- Once your loan is approved, what usually follows is the repayment. Make sure that you repay your loan on time. Repayments for split loans are like traditional loans, although each repayment goes into each portion. If the variable part lets you make extra repayments, you may decide to put in more so you can pay off the loan faster.
- Ensure that you keep track of your rates, specifically the variable portion. You don’t have to monitor the fixed-rate part of your loan because the interest rate will not change during this period. However, it’s essential to remember that the variable portion can increase (or even decrease) at any time. Sometimes, the economic conditions may be undesirable, which can result in very high-interest rates. If it gets too high, it may be time to refinance your loan. Keep in mind that there are breaking costs or break fees (also known as the early repayment fee) for the fixed-rate portion of the loan, which can be extremely costly.
Before choosing to split your loan, it’s helpful to envision your future, such as in the next five years. Do you think you will still have the same job and salary? Will your needs change? Do you plan to raise a family or get married in the next five years? Even if you are unsure, you should have a tentative answer to these questions. It will help you select the right loan, whether it’s split or not.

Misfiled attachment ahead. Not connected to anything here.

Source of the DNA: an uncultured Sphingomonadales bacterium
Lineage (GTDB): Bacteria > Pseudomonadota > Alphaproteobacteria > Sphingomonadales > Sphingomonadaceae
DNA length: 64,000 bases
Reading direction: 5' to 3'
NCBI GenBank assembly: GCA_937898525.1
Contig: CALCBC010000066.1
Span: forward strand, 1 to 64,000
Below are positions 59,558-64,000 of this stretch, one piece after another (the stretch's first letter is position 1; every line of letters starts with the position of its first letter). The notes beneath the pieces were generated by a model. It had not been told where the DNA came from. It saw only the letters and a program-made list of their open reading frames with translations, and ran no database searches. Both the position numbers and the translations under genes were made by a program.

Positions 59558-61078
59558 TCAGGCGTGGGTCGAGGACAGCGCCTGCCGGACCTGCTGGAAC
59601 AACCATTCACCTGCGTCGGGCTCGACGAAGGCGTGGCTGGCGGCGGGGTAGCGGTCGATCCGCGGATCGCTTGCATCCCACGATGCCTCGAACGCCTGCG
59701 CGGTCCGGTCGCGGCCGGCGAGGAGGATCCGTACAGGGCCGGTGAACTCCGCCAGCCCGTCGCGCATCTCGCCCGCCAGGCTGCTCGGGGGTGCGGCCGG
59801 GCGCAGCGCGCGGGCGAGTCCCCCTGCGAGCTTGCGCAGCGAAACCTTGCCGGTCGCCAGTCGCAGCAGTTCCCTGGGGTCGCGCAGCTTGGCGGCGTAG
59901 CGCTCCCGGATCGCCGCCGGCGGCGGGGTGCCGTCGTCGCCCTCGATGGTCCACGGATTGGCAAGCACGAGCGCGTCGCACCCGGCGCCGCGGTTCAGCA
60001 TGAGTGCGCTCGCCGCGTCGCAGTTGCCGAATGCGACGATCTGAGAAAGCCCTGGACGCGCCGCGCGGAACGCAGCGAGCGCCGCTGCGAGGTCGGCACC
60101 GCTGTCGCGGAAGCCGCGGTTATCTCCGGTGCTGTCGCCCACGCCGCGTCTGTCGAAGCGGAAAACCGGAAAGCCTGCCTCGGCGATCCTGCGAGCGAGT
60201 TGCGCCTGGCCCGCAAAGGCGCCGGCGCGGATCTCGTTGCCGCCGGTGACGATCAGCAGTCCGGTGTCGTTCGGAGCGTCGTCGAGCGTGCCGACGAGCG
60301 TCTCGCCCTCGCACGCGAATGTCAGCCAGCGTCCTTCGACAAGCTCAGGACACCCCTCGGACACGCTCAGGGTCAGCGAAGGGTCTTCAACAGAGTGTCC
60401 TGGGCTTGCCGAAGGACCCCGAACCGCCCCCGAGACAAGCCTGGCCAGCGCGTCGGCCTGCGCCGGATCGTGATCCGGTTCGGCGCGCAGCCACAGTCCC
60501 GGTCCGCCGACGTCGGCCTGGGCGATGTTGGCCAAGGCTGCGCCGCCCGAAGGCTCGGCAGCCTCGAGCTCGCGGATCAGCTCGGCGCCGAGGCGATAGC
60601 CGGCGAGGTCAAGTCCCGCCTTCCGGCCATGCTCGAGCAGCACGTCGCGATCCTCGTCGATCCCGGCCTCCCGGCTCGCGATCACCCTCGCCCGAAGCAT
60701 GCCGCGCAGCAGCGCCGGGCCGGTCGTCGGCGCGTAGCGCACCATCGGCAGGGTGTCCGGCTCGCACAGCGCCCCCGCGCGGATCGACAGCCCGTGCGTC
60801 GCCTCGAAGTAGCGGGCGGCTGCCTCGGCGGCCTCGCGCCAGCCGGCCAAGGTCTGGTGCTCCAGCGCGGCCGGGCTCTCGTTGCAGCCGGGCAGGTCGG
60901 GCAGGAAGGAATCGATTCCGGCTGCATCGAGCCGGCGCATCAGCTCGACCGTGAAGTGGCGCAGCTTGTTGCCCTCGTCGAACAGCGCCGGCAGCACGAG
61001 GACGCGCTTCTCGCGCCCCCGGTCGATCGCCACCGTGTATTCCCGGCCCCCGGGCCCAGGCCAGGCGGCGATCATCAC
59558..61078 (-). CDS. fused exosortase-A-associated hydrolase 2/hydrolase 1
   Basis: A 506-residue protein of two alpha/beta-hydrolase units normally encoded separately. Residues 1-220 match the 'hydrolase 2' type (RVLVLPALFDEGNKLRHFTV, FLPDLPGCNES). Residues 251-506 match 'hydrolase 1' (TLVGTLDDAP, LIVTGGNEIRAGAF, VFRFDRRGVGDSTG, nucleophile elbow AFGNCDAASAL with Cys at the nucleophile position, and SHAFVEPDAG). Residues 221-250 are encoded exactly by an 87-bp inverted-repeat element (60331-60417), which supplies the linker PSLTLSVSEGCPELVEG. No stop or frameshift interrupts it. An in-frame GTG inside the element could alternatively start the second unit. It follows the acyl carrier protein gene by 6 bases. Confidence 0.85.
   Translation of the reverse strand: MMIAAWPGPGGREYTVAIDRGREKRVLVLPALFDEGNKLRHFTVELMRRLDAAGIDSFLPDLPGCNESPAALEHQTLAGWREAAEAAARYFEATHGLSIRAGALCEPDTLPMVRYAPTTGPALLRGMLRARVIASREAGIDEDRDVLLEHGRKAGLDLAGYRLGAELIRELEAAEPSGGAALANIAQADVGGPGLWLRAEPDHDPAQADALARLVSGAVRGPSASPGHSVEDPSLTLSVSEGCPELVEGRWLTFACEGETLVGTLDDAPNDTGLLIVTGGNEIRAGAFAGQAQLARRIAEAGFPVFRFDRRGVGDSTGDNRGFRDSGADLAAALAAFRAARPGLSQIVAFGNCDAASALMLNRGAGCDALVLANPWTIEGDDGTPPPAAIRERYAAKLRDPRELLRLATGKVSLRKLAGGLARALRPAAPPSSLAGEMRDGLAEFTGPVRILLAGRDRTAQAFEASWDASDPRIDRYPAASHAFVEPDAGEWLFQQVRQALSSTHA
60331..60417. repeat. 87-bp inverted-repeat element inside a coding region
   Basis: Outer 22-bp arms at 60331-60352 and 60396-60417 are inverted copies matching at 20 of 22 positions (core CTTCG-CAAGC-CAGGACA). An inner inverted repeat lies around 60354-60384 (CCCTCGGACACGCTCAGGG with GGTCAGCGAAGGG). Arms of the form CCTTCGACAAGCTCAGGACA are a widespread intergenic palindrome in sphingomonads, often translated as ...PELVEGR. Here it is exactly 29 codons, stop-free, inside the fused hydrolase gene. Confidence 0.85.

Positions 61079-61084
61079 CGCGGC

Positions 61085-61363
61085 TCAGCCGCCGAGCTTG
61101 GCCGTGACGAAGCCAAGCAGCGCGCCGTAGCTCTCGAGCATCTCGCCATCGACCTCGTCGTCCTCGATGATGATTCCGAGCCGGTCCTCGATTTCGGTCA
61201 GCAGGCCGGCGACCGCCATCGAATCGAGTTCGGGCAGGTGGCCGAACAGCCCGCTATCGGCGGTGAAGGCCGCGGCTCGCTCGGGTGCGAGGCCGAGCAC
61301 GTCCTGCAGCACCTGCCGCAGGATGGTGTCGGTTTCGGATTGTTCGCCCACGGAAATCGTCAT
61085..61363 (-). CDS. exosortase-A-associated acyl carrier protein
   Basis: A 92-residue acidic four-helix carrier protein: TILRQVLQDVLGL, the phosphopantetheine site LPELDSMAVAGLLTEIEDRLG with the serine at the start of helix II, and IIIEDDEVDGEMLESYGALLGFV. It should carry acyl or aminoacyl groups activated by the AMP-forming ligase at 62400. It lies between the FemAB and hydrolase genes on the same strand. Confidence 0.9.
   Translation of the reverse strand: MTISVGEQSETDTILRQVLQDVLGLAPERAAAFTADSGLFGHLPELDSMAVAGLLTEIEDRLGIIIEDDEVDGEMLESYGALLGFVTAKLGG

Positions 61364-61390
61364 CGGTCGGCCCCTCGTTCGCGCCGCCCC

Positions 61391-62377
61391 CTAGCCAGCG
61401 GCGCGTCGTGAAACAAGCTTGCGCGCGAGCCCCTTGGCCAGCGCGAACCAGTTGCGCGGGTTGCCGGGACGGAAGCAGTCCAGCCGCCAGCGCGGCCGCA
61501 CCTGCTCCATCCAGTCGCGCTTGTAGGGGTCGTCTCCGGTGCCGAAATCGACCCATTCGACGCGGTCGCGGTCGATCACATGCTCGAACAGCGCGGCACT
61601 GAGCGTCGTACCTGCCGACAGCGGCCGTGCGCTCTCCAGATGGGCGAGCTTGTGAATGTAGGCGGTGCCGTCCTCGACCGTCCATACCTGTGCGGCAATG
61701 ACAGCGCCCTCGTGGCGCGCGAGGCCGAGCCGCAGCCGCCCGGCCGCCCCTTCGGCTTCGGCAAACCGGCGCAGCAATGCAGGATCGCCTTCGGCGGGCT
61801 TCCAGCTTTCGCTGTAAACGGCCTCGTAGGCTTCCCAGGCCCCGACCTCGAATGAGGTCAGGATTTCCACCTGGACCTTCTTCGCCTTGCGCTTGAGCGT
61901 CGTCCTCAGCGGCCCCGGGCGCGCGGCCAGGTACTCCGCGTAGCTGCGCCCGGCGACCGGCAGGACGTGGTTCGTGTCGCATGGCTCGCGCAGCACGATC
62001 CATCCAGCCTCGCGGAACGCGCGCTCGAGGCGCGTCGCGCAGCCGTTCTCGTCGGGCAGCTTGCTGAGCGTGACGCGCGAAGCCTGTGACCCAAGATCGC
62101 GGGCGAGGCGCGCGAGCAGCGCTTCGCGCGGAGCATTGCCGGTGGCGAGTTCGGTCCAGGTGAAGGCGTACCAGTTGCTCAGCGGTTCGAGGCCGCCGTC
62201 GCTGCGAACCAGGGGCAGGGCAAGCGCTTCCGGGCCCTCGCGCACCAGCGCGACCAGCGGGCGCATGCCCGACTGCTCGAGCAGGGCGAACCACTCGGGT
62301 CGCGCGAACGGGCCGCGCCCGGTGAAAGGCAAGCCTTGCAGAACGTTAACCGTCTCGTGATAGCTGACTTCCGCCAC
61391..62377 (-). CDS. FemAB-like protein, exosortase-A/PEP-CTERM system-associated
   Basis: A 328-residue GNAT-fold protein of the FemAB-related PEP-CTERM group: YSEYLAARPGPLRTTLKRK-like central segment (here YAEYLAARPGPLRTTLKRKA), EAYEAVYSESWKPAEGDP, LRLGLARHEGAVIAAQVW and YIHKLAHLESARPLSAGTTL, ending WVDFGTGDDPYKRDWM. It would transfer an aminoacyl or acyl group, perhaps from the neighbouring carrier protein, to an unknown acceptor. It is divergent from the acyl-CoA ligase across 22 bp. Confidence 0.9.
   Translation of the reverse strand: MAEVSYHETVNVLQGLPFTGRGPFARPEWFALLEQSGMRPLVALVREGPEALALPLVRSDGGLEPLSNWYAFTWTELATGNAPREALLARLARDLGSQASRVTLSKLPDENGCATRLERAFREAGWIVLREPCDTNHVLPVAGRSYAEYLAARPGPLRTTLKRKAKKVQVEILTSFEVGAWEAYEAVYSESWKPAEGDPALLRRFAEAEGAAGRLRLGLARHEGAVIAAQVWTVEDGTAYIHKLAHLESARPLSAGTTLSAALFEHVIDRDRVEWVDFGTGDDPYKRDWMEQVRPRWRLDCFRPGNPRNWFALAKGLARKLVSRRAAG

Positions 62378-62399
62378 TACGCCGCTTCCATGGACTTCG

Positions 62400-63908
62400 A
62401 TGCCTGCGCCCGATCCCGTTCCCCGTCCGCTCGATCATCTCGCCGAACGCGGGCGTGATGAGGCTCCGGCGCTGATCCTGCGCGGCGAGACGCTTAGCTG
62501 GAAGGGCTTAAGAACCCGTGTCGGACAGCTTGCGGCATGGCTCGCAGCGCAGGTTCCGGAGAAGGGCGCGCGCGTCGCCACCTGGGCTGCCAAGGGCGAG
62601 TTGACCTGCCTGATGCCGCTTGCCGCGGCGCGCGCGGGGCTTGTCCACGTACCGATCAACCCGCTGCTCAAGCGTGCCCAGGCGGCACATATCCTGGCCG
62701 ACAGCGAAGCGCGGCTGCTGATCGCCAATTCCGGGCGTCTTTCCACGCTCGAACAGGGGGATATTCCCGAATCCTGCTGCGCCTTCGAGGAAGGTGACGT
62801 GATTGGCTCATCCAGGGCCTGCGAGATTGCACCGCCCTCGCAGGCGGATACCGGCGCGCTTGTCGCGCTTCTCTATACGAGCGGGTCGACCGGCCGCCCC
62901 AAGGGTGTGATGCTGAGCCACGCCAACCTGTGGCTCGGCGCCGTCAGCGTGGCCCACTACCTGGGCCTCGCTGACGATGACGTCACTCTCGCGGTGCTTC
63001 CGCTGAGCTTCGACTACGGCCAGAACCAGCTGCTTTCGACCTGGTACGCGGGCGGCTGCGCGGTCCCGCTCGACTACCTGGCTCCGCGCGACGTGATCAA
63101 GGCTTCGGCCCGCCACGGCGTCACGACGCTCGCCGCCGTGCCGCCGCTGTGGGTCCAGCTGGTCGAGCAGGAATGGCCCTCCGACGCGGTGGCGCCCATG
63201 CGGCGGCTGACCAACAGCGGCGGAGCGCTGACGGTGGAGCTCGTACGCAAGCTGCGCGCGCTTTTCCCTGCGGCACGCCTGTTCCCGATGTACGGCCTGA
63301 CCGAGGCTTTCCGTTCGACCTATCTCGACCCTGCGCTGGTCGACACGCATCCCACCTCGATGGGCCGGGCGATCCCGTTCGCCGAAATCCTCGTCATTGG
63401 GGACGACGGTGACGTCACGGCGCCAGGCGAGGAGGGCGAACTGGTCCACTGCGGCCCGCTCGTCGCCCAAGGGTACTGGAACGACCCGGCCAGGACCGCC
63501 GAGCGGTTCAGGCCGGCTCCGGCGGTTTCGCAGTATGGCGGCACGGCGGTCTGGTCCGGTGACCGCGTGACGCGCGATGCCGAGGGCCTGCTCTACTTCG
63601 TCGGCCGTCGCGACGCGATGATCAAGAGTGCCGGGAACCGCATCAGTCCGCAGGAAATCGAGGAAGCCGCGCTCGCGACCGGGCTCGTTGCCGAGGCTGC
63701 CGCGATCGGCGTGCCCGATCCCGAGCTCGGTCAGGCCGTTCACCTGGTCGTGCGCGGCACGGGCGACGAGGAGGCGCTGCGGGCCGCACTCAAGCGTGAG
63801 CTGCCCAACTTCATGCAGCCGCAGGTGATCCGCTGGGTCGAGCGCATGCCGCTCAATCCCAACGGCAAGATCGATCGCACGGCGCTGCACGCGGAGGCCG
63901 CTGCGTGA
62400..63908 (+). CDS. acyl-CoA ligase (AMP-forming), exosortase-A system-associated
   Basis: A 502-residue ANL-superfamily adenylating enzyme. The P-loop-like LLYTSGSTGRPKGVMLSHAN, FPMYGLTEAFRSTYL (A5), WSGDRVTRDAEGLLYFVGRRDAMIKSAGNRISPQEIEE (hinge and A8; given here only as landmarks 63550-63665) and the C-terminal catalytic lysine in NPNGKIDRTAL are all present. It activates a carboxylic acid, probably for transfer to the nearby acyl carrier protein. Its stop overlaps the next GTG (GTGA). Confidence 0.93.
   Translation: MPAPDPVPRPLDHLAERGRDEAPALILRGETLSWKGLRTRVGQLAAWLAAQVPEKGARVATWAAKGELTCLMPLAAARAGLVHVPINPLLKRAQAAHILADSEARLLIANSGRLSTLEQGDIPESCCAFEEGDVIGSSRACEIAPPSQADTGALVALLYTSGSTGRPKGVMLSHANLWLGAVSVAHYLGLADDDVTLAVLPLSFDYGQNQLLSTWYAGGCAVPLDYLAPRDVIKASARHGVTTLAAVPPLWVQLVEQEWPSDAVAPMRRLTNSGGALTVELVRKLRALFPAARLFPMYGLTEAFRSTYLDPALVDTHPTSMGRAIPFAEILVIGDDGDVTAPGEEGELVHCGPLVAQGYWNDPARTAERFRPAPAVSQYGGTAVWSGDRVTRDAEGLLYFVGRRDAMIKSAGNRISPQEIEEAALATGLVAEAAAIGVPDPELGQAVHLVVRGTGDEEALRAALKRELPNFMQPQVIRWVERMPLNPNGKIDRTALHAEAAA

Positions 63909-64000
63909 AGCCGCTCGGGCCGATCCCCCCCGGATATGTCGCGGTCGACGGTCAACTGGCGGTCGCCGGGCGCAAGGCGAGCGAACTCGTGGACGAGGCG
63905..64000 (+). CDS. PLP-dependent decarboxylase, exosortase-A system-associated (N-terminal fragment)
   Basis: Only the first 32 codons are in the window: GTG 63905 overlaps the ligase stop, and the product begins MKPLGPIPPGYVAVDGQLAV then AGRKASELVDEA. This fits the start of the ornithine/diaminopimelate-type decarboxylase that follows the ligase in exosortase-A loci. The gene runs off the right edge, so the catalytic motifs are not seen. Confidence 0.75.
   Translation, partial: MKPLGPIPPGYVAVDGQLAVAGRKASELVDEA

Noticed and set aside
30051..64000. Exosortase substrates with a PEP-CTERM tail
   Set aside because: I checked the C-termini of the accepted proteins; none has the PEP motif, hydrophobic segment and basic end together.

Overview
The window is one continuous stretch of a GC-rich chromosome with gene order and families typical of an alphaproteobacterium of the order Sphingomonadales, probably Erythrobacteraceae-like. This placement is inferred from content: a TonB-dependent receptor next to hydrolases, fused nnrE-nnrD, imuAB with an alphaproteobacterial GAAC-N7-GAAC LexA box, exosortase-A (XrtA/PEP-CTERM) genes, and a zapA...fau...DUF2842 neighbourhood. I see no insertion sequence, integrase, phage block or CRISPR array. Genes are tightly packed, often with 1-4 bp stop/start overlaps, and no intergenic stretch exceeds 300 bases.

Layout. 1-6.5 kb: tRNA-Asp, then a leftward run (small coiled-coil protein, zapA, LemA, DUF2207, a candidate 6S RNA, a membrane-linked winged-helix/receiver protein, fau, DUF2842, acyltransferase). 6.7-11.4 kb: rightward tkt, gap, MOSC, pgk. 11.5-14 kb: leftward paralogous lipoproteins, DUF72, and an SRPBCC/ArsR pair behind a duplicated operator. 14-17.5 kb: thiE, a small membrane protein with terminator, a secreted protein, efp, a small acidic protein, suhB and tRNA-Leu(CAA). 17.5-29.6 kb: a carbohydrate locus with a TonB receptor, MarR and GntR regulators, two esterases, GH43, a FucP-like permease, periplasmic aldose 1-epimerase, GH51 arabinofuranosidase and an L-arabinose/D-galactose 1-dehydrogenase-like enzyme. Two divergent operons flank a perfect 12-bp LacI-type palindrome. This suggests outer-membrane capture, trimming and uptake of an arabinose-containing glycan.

Remember that a split loan is included in your loan package, so it’s not a separate loan on its own. It can surely get confusing, so you should speak with your lender and broker to get all the details you require to make your final decision.
Let us say that you have borrowed $500,000, which you will pay the principal and interest monthly for the next 30 years. The fixed interest rate is 3% and will run for five years, and the variable interest rate will, of course, change.
Here’s what it will look like for a 60/40 split:
- Monthly repayments will amount to $2,132 for the next five years for the fixed period.
- Total interest for the whole loan term is $271,852 for a variable rate of 3.15% per annum.
In a 70/30 split:
- Repayments for the five-year fixed period will be $2,136 per month.
- The total interest payable for the whole duration of the loan will be $272,271.
In an 80/20 split:
- Monthly repayments will be $2,141 for the five-year fixed period.
- The total interest payable for 30 years will be $272,689.
If the variable rate changes, your monthly repayments will increase, along with the total interest payable. So, taking the same example above, but this time with a 3.50% variable interest rate, the monthly repayments will be $2,190 for the five-year fixed period. Meanwhile, the total interest payable for the next 30 years will be $302,612.